Construction and career
The submarine's keel was laid down as HMS Unseen at Cammell Laird's Birkenhead yard on 12 August 1987. The submarine was launched on 14 November 1989 and commissioned into the Royal Navy on 20 July 1991. Unseen was decommissioned on 6 April 1994, and placed in reserve in June.
Transfer and Canadian service
Looking to discontinue the operation of diesel-electric boats, the British government offered to sell Unseen and her sister submarines to Canada in 1993. The offer was accepted in 1998. The four boats were leased to the Canadians for US$427 million, plus US$98 million for upgrades and alteration to Canadian standards.
Unseen was the first to be reactivated, and was due to enter service in May 2000. However, problems were discovered with the piping welds on all four submarines, which delayed the reactivation. Unseen was handed over to the Canadian Navy on 6 October 2000 and departed for Canada on 9 October. For the majority of the transit across the Atlantic, the submarine travelled submerged, arriving on 23 October. The submarine was commissioned into Martime Command as Victoria at Halifax, Nova Scotia on 2 December 2000.
On arrival in Halifax, Victoria was placed into dockyard hands for a refit. This was originally scheduled to take six months, but was not completed until 2003. In April 2002, while in drydock, a dent was discovered in the hull below the waterline. This contributed to the delayed refit. Victoria was then transferred to Esquimalt, British Columbia, becoming the first Canadian submarine stationed in the Pacific since the 1974 decommissioning of HMCS Rainbow. The submarine was in and out of dock during 2004 and 2005, culminating in a planned two-year repair program in late 2005.
Quoting a CBC News report from May 2006:
- Navy technicians caused "catastrophic damage" to one of Canada's trouble-plagued submarines two years ago, says a Halifax newspaper report that cited military documents.
- The technicians blew out the electrical system when they hooked up HMCS Victoria to a modern electrical generator, the Halifax Chronicle-Herald reported Saturday.
- "Attempts to use a DC [direct current] feed … caused catastrophic damage to certain onboard filters and power supply units," the Chronicle-Herald reported, quoting recently released military documents about the incident, which occurred in British Columbia.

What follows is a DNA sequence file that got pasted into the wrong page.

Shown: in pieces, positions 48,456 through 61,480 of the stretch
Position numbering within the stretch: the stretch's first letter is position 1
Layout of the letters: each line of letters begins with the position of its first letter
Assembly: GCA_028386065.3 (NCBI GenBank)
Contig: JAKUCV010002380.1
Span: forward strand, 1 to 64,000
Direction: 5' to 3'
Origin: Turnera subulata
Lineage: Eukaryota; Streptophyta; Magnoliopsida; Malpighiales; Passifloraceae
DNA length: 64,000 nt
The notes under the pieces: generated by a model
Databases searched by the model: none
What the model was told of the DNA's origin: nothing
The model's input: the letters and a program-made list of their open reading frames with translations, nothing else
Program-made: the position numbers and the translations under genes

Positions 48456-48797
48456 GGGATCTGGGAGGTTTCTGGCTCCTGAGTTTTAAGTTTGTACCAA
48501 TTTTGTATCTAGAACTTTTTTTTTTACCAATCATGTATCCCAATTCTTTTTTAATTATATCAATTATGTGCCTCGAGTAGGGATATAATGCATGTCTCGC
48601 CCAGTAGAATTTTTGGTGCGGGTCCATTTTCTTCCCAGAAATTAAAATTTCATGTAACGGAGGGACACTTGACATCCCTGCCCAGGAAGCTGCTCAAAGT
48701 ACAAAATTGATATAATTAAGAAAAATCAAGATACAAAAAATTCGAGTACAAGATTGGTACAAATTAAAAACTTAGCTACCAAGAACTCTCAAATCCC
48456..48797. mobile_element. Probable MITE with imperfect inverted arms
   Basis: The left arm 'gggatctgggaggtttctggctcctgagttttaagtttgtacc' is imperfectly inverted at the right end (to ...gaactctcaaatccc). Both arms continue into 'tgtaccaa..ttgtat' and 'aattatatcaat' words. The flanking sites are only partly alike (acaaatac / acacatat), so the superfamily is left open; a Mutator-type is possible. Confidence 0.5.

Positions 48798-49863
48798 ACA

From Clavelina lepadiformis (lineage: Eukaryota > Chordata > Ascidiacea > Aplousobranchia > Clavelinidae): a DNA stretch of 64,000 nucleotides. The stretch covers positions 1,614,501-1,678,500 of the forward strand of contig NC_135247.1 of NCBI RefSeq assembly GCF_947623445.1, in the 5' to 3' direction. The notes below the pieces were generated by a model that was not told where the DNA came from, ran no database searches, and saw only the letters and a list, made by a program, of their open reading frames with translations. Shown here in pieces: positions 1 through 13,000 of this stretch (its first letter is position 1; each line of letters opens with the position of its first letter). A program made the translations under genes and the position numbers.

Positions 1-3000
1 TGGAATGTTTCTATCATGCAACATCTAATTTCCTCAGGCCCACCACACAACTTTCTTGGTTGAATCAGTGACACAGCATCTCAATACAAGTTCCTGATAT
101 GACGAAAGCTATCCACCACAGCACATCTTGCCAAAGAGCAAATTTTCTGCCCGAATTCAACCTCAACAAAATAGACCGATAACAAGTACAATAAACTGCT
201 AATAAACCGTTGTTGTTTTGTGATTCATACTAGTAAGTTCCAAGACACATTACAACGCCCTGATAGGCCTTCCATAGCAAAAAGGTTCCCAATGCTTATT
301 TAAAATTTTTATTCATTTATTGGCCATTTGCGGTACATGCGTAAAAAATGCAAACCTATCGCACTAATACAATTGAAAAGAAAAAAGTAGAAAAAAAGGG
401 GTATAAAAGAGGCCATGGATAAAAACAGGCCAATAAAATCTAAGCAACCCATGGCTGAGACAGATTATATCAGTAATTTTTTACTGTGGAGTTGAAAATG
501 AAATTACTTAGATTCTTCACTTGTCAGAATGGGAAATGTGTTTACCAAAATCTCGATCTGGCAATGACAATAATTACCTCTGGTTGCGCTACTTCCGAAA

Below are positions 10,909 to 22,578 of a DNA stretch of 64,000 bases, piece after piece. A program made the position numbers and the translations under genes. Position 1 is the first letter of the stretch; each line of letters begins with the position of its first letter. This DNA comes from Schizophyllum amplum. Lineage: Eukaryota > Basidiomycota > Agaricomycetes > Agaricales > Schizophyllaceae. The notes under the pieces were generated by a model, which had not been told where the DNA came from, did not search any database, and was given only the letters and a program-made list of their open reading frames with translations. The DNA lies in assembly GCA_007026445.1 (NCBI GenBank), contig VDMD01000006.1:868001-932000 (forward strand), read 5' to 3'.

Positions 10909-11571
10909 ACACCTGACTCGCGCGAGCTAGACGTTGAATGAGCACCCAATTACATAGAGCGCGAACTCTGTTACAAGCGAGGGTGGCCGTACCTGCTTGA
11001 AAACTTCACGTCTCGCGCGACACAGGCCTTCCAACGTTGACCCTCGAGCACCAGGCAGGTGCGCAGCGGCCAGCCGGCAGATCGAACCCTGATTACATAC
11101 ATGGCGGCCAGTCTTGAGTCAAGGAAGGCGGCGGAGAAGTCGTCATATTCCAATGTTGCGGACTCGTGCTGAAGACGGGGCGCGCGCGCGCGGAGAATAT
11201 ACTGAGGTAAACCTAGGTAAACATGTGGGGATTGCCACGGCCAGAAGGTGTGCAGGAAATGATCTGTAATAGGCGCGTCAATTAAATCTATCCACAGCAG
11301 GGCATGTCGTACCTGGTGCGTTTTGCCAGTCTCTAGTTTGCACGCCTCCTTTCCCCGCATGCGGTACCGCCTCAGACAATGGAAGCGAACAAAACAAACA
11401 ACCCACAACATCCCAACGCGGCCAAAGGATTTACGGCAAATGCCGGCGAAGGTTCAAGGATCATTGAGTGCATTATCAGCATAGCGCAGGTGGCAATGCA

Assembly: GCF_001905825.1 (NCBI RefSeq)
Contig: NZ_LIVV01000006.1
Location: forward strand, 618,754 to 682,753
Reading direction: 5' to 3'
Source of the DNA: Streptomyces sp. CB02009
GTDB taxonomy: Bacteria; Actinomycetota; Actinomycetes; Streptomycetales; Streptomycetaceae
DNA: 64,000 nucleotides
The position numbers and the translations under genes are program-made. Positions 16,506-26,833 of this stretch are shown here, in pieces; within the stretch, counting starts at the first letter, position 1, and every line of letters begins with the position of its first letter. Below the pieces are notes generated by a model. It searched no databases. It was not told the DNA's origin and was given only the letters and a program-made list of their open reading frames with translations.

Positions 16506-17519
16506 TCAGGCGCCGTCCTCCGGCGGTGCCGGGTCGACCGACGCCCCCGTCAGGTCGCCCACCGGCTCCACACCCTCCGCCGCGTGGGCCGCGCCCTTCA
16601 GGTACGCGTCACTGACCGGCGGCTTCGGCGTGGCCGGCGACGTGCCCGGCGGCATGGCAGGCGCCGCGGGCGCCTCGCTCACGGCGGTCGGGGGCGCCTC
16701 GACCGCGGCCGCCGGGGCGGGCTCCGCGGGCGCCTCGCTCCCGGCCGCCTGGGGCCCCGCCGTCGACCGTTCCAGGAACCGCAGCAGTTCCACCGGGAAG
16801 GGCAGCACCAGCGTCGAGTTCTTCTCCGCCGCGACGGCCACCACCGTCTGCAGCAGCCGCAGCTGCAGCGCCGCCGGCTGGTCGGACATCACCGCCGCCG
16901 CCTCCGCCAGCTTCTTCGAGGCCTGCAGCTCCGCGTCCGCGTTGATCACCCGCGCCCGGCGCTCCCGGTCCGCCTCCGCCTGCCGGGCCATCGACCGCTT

- The navy is now spending about $200,000 to buy old electrical equipment that mirrors the original equipment found on the submarine.
As of March 2011, repairs were still ongoing. As of 23 April 2011, the submarine was reported to be out of drydock and going through trials. On 5 December 2011, Victoria departed Esquimalt Harbour to conduct sea trials and crew training. Victoria arrived at Bangor Naval Base Kitsap-Bangor for deperming (degaussing or the erasure of magnetism) on 13 December 2011, returning to Esquimalt on 16 December.
On 16 March 2012, Victoria fired her first exercise torpedo since beginning her refit. While participating in RIMPAC 2012 exercises, Victoria successfully fired a Mark 48 torpedo on 17 July 2012 striking and sinking the discarded USNS Concord.  Victoria was declared fully operational in 2012.
In late 2016, it was announced that all four submarines would reach the end of their service life before 2025 without a large-scale upgrade and refit program. The SELEX (Submarine Life Extension) program was introduced as a result. SELEX will upgrade the outer and inner hulls of the submarines, extending their service life into the early 2030s. SELEX will also upgrade and/or replace the submarines' engines, power systems, propulsion systems, sonar system, countermeasures, communications systems and warfare suite. The program is expected to cost anywhere from CAD$1.5 billion to CAD$3 billion, the latter of which is only slightly less than the estimated cost of replacing the fleet with new submarines.